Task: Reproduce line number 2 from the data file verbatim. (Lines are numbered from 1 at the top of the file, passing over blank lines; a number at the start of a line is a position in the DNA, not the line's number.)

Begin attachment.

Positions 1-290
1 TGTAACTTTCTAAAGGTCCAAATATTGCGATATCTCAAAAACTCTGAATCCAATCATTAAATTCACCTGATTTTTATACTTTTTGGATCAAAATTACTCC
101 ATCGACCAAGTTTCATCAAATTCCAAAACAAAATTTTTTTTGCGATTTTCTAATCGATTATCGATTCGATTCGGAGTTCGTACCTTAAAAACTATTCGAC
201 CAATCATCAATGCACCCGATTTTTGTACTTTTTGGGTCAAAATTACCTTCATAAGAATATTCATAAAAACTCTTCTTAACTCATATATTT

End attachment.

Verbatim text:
1 TGTAACTTTCTAAAGGTCCAAATATTGCGATATCTCAAAAACTCTGAATCCAATCATTAAATTCACCTGATTTTTATACTTTTTGGATCAAAATTACTCC